US 1719555 A
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July 2, 1929. w. s. LEWIS ET AL PAD FOR HAIR WAVING PROCESSES Original Filed Feb. 25, 1925 Patented July 2, 1929.
UNITED STATES PATENT OFFICE.
WILBUR S. LEWIS, OF CLEVELAND, AND JOHN C. MURRAY,
OF LAKEWOOD, OHIO, AS-
SIGNORS TO THE LE EUR COMPANY, OF CLEVELAND, OHIO.
PAD FOR HAIR-WAVING PROCESSES.
Application filed February 25, 1925, Serial No. 11,444. Renewed March 7, 1928.
Our invention relates to pads for Wrapping hair which is wound around a curler rod preparatory to the heating operation of a permanent waving process.
In the various processes employed to permanently wave hair on the human head, the hair is first moistened with a softening solution and then divided into strands which are wound around and secured to curler rods. The strands are then stretched upon the rods and tied, after which they are wrapped with pads which are generally treated with the same solution with which the hair was moistened. The wrapped pads are tied at each end on the strands, and are enclosed by tubes constructed of paper, or similar material. .Heaters are then applied around the tubes until the strands become baked in their stretched and wound the waves.
The rods are usually constructed of metal, and it is desirable to positionone end thereof as close to the scalp as possible so as to form the waves close to the scalp. During the application of heat, the rods become hot, and this, together with the fact that the hot solution and gases flow toward the scalp due to the inclination of the apparatus, make it necessary to enclose the end of the rod with the pad. It is customary for operators to fold one end of the pads over the end of the rods which lie adjacent the scalp, and then overlap such folded portion in wrapping the pads around the strands, which position, thus forming method requires considerable time and skill.
'hen the pads are completely wound, it is customary to secure one or both ends thereof with a separate fastening device, such as a string or rubber band. Such fastening operations, require considerable time and are objectionable to the operators.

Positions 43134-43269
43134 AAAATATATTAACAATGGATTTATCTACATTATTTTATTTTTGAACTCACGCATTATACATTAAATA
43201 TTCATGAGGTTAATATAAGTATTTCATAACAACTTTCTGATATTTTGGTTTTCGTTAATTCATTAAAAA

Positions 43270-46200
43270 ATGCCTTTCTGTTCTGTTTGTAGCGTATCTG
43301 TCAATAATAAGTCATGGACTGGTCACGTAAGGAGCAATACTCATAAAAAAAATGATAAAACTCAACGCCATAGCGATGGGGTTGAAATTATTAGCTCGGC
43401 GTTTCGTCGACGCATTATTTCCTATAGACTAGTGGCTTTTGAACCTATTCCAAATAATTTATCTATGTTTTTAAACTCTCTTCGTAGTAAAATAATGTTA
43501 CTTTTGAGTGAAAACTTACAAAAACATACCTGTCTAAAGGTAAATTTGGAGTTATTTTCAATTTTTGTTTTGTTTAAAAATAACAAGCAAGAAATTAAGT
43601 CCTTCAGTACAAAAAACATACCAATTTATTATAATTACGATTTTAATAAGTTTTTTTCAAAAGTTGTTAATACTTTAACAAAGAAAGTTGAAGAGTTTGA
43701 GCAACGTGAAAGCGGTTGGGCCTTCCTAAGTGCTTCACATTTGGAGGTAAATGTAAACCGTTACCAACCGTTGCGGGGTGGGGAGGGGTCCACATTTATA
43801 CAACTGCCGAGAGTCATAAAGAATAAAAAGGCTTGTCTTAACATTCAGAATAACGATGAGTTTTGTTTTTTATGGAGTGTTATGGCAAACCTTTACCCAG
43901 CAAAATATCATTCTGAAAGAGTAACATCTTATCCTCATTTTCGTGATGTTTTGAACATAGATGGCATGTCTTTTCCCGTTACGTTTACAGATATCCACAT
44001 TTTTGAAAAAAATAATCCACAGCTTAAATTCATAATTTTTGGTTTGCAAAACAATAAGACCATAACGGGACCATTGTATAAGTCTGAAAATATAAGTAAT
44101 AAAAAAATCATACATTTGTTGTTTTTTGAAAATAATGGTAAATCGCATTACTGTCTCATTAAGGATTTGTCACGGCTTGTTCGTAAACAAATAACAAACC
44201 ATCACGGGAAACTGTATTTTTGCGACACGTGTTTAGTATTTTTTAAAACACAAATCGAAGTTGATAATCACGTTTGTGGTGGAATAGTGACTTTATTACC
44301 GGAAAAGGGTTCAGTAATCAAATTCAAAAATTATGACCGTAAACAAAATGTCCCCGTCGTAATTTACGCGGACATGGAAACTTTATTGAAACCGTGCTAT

One of the objects of this invention is to provide a pad, for use in hair waving processes, which is formed so that an end of a curler rod can be readily enclosed and anchored. 7
Another object of the invention resides in providing a pad with a fastening device which is incorporated therewith'so that the pad will remain in the position in which it is wrapped.
These and other objects will appear more.
In the accompanying drawings, Figure 1 illustrates a plan view of a pad embodying the invention; Fig. 2 is a longitudinal section of the same taken on line 2-2 of Fig. 1; Fig. 3 is a side elevation, partially in section. showing the pad applied to the rod preparatory to wrapping; Fig. 4 is an elevational view of the pad wound and secured around a strand of hair, one end being dotted to show its position just prior to the final wrap; Fig. 5 is a plan view of'the pad showing the pocket and securing strip in a modified form; Fig. 6 is a section of the same taken on line 66 of Fig. 5; and Fig. 7 is an elevational view showing the modified form of pad wrapped around a strand of hair.
Referring now to the drawings by characters of reference, 10 represents a strand of hair which has been gathered together to be permanently waved. In preparing the strand for waving, a curler rod 11, of conventional design, is provided and the strand is tied to the rod, adjacent the scalp, by' a string 12 which engages a notched end 13 of the rod. The strand is then wound around the rod and tied at its outer end around the rod by a string 14.